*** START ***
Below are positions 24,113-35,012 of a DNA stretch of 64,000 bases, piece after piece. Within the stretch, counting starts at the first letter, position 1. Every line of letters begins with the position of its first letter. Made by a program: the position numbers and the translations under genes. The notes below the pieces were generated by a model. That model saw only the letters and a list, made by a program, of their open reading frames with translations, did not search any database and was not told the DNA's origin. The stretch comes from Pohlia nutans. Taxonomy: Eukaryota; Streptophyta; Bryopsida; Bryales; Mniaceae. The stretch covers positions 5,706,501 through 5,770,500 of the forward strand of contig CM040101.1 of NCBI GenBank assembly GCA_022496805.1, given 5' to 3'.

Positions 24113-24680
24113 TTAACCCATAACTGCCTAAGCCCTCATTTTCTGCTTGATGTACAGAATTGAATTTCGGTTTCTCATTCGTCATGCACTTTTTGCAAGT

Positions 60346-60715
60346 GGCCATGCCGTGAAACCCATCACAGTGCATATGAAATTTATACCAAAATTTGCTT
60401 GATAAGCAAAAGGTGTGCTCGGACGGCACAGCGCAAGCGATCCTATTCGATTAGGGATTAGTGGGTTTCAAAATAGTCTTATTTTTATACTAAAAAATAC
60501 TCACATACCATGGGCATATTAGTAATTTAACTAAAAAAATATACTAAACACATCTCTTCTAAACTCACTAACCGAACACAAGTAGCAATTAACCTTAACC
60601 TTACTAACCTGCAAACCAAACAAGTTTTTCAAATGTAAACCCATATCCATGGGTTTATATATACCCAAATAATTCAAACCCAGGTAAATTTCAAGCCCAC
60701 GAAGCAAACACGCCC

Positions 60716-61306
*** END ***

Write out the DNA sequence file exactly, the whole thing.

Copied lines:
Below are positions 24,113-35,012 of a DNA stretch of 64,000 bases, piece after piece. Within the stretch, counting starts at the first letter, position 1. Every line of letters begins with the position of its first letter. Made by a program: the position numbers and the translations under genes. The notes below the pieces were generated by a model. That model saw only the letters and a list, made by a program, of their open reading frames with translations, did not search any database and was not told the DNA's origin. The stretch comes from Pohlia nutans. Taxonomy: Eukaryota; Streptophyta; Bryopsida; Bryales; Mniaceae. The stretch covers positions 5,706,501 through 5,770,500 of the forward strand of contig CM040101.1 of NCBI GenBank assembly GCA_022496805.1, given 5' to 3'.

Positions 24113-24680
24113 TTAACCCATAACTGCCTAAGCCCTCATTTTCTGCTTGATGTACAGAATTGAATTTCGGTTTCTCATTCGTCATGCACTTTTTGCAAGT

Positions 60346-60715
60346 GGCCATGCCGTGAAACCCATCACAGTGCATATGAAATTTATACCAAAATTTGCTT
60401 GATAAGCAAAAGGTGTGCTCGGACGGCACAGCGCAAGCGATCCTATTCGATTAGGGATTAGTGGGTTTCAAAATAGTCTTATTTTTATACTAAAAAATAC
60501 TCACATACCATGGGCATATTAGTAATTTAACTAAAAAAATATACTAAACACATCTCTTCTAAACTCACTAACCGAACACAAGTAGCAATTAACCTTAACC
60601 TTACTAACCTGCAAACCAAACAAGTTTTTCAAATGTAAACCCATATCCATGGGTTTATATATACCCAAATAATTCAAACCCAGGTAAATTTCAAGCCCAC
60701 GAAGCAAACACGCCC

Positions 60716-61306